Connie Constance – ‘The Butterfly Club’ review: spirited songs that kick identity politics onto playful new ground

The British ‘punk princess’ won’t be jammed into any box on her gutsy new EP.


“I’m cute but I might kick you,” Connie Constance said in an interview last year. It’s a fairly apt description of her new EP ‘The Butterfly Club’ too, if you’re looking for a seven-word review. But the British musician’s first release under her own record label deserves further digging. It’s intriguing enough that she shunned a major label always putting her in an R&B box: to emerge with a fistful of unruly, spirited songs that don’t sound like they were made in a year as tough as 2020 – now we’re listening.  

In swerving away from big-label management, Connie Constance, aka Constance Power (best name ever?) continues to swerve indie rock away from mouthy white lads, reshaping the genre – though unsurprisingly her music resists pigeonholing. Her debut album ‘English Rose’, title track a Jam cover, caught ears last year with its exploration of national and personal identity. “British blood ain’t all the same,” she remarked, questioning what it means to be British today. Well, if you’re a young female mixed-race British artist from Watford, it might mean growing up on a varied diet of British music, from early punk to lairy Lily Allen, escaping suburbia for dance school, dropping out to play mic nights, ensuring the gamble pays off with a strong debut record, then rejecting authority for your own record label and a fearless direction. 

READ MORE: Connie Constance interviewed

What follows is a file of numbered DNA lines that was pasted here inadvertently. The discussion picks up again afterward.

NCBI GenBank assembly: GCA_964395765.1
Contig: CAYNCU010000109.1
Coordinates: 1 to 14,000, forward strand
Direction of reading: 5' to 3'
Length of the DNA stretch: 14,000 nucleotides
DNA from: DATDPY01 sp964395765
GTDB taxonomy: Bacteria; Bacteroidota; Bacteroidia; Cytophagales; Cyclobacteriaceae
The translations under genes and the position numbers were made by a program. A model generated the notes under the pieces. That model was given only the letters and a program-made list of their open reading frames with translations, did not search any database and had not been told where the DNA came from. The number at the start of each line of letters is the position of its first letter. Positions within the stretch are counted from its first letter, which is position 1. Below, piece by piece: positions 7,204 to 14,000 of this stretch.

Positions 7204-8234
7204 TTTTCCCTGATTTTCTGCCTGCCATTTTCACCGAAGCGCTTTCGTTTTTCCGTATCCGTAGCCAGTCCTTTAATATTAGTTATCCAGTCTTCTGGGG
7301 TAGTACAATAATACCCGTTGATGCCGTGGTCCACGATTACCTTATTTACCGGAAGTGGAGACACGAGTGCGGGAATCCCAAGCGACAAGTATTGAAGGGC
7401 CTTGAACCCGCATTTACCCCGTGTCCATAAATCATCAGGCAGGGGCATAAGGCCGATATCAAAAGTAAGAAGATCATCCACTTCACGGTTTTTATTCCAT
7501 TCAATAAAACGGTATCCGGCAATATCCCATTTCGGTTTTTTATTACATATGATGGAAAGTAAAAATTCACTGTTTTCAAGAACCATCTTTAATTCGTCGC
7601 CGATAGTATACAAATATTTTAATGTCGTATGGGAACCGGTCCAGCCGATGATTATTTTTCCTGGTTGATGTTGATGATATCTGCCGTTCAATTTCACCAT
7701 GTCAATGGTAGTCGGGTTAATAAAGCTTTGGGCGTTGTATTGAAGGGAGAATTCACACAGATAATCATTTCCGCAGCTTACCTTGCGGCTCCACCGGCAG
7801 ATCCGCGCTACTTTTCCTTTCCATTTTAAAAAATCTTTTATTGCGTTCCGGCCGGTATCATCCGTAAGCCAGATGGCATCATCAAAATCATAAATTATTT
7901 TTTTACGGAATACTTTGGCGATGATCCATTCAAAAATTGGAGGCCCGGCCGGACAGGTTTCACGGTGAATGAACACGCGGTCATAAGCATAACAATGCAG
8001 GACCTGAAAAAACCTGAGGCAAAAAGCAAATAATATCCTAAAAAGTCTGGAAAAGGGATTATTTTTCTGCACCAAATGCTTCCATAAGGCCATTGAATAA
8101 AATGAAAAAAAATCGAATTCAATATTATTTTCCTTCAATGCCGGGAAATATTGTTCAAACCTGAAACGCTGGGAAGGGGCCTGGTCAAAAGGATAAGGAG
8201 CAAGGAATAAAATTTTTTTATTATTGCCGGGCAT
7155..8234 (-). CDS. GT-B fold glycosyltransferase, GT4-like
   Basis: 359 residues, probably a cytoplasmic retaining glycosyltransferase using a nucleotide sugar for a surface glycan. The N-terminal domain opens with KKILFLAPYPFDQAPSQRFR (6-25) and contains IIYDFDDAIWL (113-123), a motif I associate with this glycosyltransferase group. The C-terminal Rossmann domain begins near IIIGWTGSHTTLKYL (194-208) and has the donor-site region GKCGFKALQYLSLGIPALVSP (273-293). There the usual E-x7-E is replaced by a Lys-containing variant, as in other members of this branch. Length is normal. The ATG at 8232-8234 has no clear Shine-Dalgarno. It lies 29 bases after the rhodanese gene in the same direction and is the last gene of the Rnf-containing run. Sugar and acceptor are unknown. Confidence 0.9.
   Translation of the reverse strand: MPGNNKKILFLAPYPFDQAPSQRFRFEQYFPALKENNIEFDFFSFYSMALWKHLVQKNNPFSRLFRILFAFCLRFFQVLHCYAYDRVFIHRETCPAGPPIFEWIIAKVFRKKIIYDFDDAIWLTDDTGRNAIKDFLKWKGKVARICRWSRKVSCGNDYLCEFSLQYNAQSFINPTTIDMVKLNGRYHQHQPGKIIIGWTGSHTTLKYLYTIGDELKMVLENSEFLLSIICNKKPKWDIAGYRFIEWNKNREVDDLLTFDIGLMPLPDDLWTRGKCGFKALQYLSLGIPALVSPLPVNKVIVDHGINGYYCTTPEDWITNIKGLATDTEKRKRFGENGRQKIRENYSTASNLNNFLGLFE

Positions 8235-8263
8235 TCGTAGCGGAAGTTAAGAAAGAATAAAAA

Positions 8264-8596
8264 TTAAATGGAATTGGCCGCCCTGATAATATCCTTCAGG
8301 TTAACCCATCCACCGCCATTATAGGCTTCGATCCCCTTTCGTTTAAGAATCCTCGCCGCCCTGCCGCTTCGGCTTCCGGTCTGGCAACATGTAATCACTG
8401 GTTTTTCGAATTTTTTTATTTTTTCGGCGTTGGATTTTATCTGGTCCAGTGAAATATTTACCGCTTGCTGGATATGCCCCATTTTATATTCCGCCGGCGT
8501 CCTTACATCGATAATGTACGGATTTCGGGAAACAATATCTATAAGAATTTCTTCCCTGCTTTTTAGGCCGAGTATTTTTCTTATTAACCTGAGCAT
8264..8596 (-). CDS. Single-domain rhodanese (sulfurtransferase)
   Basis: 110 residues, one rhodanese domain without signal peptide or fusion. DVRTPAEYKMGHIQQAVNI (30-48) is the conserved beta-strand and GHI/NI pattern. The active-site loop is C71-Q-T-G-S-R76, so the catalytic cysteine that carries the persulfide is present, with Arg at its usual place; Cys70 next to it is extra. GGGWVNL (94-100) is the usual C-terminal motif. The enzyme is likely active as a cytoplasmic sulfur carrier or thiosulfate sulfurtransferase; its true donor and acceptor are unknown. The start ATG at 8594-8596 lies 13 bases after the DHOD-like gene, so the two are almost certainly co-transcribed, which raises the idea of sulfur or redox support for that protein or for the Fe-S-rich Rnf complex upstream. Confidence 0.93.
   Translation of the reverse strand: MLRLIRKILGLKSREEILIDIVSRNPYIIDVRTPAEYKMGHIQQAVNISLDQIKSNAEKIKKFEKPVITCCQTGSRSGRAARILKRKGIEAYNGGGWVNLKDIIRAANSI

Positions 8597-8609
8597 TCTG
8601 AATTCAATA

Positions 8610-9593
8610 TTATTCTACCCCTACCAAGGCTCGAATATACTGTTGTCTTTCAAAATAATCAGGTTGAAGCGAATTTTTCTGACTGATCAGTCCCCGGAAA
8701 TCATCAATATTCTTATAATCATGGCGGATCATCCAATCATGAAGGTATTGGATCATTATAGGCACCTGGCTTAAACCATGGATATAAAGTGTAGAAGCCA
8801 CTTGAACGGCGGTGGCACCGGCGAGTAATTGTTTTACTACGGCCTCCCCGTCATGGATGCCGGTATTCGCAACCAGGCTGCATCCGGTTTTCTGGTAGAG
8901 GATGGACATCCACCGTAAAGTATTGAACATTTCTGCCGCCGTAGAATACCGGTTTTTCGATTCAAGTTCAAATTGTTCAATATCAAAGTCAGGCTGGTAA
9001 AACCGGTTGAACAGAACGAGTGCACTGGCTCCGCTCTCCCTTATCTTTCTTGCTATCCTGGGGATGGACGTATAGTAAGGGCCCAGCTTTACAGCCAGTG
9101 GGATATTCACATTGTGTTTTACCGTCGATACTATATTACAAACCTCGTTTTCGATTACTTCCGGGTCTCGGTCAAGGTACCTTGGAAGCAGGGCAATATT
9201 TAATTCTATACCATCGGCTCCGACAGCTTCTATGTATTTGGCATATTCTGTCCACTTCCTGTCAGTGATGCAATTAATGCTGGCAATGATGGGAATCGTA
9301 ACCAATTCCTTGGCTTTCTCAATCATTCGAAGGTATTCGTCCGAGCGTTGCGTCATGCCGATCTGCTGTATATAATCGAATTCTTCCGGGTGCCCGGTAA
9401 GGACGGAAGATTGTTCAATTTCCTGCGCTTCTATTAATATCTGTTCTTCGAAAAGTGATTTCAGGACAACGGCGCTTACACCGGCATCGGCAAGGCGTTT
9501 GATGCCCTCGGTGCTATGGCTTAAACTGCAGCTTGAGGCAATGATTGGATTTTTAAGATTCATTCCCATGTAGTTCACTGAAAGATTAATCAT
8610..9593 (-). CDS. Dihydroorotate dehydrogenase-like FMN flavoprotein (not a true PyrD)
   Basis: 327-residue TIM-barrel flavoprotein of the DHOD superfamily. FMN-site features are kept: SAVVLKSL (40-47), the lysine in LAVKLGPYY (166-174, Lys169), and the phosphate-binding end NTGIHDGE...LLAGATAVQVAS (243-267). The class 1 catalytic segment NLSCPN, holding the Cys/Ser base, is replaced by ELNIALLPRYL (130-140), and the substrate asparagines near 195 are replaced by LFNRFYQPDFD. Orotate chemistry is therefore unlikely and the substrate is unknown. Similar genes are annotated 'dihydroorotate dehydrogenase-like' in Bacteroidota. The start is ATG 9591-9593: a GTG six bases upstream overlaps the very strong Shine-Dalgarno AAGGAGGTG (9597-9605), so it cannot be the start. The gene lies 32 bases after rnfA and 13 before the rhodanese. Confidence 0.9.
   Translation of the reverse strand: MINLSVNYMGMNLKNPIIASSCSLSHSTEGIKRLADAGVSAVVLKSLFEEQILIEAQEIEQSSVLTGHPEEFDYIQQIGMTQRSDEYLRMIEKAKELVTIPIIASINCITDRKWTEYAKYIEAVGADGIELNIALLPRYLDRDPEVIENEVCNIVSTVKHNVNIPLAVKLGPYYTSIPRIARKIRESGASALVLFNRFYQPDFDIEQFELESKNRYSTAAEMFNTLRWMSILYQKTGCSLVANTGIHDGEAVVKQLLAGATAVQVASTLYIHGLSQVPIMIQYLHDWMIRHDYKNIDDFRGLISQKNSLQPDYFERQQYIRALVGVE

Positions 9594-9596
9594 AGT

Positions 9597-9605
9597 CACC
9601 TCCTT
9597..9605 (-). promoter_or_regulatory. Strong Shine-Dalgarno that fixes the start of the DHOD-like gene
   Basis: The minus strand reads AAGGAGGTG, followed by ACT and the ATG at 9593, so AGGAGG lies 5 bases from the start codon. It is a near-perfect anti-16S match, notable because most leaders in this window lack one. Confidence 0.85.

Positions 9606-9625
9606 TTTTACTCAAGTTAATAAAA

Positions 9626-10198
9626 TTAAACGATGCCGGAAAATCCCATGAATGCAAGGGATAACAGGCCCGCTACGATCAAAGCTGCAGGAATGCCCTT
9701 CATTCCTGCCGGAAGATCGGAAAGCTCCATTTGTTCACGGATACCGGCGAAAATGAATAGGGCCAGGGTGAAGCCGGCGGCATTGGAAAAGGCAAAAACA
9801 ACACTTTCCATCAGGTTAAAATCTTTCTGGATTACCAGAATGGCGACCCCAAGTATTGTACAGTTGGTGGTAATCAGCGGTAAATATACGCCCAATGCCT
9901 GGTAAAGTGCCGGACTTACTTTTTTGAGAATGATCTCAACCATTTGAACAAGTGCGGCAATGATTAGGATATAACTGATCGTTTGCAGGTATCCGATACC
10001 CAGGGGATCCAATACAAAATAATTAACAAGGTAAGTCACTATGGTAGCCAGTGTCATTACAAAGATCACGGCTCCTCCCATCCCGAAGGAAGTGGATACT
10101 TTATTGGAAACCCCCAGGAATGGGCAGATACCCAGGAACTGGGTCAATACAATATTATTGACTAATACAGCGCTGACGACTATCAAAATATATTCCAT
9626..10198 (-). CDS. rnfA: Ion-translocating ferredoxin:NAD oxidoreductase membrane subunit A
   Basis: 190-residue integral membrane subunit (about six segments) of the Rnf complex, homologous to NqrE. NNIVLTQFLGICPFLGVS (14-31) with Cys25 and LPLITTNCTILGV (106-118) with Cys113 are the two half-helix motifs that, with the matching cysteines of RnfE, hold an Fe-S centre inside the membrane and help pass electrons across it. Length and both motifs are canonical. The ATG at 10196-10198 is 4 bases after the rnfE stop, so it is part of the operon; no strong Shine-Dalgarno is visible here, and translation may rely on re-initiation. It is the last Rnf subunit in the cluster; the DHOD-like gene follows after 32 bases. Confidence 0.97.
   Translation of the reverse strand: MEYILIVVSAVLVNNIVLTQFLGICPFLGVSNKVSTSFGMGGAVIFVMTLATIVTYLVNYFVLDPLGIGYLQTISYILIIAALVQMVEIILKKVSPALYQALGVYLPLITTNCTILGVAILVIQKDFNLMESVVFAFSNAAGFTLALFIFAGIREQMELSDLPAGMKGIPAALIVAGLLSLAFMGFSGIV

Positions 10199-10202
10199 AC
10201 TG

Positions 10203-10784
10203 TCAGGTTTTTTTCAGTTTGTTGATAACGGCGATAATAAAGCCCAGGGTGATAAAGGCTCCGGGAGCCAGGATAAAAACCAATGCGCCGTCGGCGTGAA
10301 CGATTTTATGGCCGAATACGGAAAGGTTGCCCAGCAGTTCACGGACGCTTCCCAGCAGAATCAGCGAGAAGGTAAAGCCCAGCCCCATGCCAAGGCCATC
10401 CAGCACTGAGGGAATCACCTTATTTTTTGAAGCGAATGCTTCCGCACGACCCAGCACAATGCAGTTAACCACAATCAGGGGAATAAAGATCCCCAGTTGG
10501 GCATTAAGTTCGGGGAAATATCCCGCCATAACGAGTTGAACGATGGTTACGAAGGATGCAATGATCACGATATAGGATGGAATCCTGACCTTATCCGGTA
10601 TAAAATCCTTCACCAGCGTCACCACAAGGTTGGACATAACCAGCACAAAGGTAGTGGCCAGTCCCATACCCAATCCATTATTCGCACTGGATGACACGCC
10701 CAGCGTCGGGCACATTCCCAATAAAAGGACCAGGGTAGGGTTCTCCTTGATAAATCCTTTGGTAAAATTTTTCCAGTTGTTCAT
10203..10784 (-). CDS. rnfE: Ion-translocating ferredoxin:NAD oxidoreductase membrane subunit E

‘Woah’, the slow piano-led opener to ‘The Butterfly Club’, tells a part of that story. “How did the little town kid with the afro that didn’t fit in / Make all of this from their bedroom?” she wonders. “Never should have doubted dreams come true.” Autobiographical, maybe, but it’s a manifesto too, laying down the terms of her new full-blooded, self-governed style: “It feels like I could have it all.”

Structured a bit like a gig, ‘The Butterfly Club’ builds from tender, captivating opener to peppy closer ‘Costa Del Margate’ (a single which summed up summer 2020’s staycation mood). Along the way there’s a messy night “in an Irish pub in Stokey” on anti-drug song ‘James’, moments of emotional clarity – “you change but don’t change at all” – and stage chat by way of recorded scraps of conversation. 

Less political, more playful and personal than ‘English Rose’, these five songs vary in tempo and genre but share that self-effacing indie drive, Constance’s low, Nilüfer Yanya-like vocals, and her to-the-point, extremely British outlook. She approached writing and recording “like I was writing my diary”. That fresh immediacy comes across in everyday lyrical detail, and in the unique mood of each song. And just when you think you’ve sussed the EP, comes a final kick: an abrupt tempo change that transforms the last verse of ‘Costa Del Margate’ into a slow, swaying reflection, through which glimmers the line, “I’m from all over but I’m here to stay”. 

Though less outwardly political than previous work, ‘The Butterfly Club’ – underpinned by British music, quirks and nostalgia – reminds us what’s good about the nation, an act which feels political this year. Nothing gets in the way of Connie Constance being unashamedly herself, never squashing her aspiration into a defined box. She’s not fully untamed yet, but ‘The Butterfly Club’ is a gutsy teaser of what’s to come, leaving you willing to risk a kick to get to know her. 

Connie Constance – 'The Butterfly Club'
connie-constance-the-butterfly-club-review-spirited-songs-that-kick-identity-politics-onto-playful-new-groundReleased October 23 2020.